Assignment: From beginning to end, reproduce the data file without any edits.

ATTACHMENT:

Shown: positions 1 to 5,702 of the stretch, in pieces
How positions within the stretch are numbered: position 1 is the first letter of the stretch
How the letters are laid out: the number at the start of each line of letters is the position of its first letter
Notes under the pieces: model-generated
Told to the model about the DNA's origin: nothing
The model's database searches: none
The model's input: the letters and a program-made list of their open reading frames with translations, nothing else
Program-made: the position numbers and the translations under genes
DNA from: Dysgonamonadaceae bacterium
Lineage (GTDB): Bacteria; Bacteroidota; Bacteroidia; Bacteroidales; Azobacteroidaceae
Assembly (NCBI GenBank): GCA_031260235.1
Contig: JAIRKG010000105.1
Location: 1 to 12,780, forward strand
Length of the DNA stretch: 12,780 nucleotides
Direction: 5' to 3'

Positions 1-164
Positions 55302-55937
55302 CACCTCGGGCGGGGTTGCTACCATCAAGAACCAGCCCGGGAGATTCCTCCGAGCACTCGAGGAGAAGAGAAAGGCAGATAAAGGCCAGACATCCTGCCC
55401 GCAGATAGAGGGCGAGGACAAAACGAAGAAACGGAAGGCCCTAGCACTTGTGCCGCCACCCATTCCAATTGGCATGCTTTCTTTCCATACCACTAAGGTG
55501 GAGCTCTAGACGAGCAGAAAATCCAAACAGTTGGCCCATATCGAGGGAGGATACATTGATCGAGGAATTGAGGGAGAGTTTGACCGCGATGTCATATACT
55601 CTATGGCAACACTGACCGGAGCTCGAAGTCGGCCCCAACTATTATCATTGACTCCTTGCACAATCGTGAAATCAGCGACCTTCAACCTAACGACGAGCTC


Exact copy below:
Shown: positions 1 to 5,702 of the stretch, in pieces
How positions within the stretch are numbered: position 1 is the first letter of the stretch
How the letters are laid out: the number at the start of each line of letters is the position of its first letter
Notes under the pieces: model-generated
Told to the model about the DNA's origin: nothing
The model's database searches: none
The model's input: the letters and a program-made list of their open reading frames with translations, nothing else
Program-made: the position numbers and the translations under genes
DNA from: Dysgonamonadaceae bacterium
Lineage (GTDB): Bacteria; Bacteroidota; Bacteroidia; Bacteroidales; Azobacteroidaceae
Assembly (NCBI GenBank): GCA_031260235.1
Contig: JAIRKG010000105.1
Location: 1 to 12,780, forward strand
Length of the DNA stretch: 12,780 nucleotides
Direction: 5' to 3'

Positions 1-164
Positions 55302-55937
55302 CACCTCGGGCGGGGTTGCTACCATCAAGAACCAGCCCGGGAGATTCCTCCGAGCACTCGAGGAGAAGAGAAAGGCAGATAAAGGCCAGACATCCTGCCC
55401 GCAGATAGAGGGCGAGGACAAAACGAAGAAACGGAAGGCCCTAGCACTTGTGCCGCCACCCATTCCAATTGGCATGCTTTCTTTCCATACCACTAAGGTG
55501 GAGCTCTAGACGAGCAGAAAATCCAAACAGTTGGCCCATATCGAGGGAGGATACATTGATCGAGGAATTGAGGGAGAGTTTGACCGCGATGTCATATACT
55601 CTATGGCAACACTGACCGGAGCTCGAAGTCGGCCCCAACTATTATCATTGACTCCTTGCACAATCGTGAAATCAGCGACCTTCAACCTAACGACGAGCTC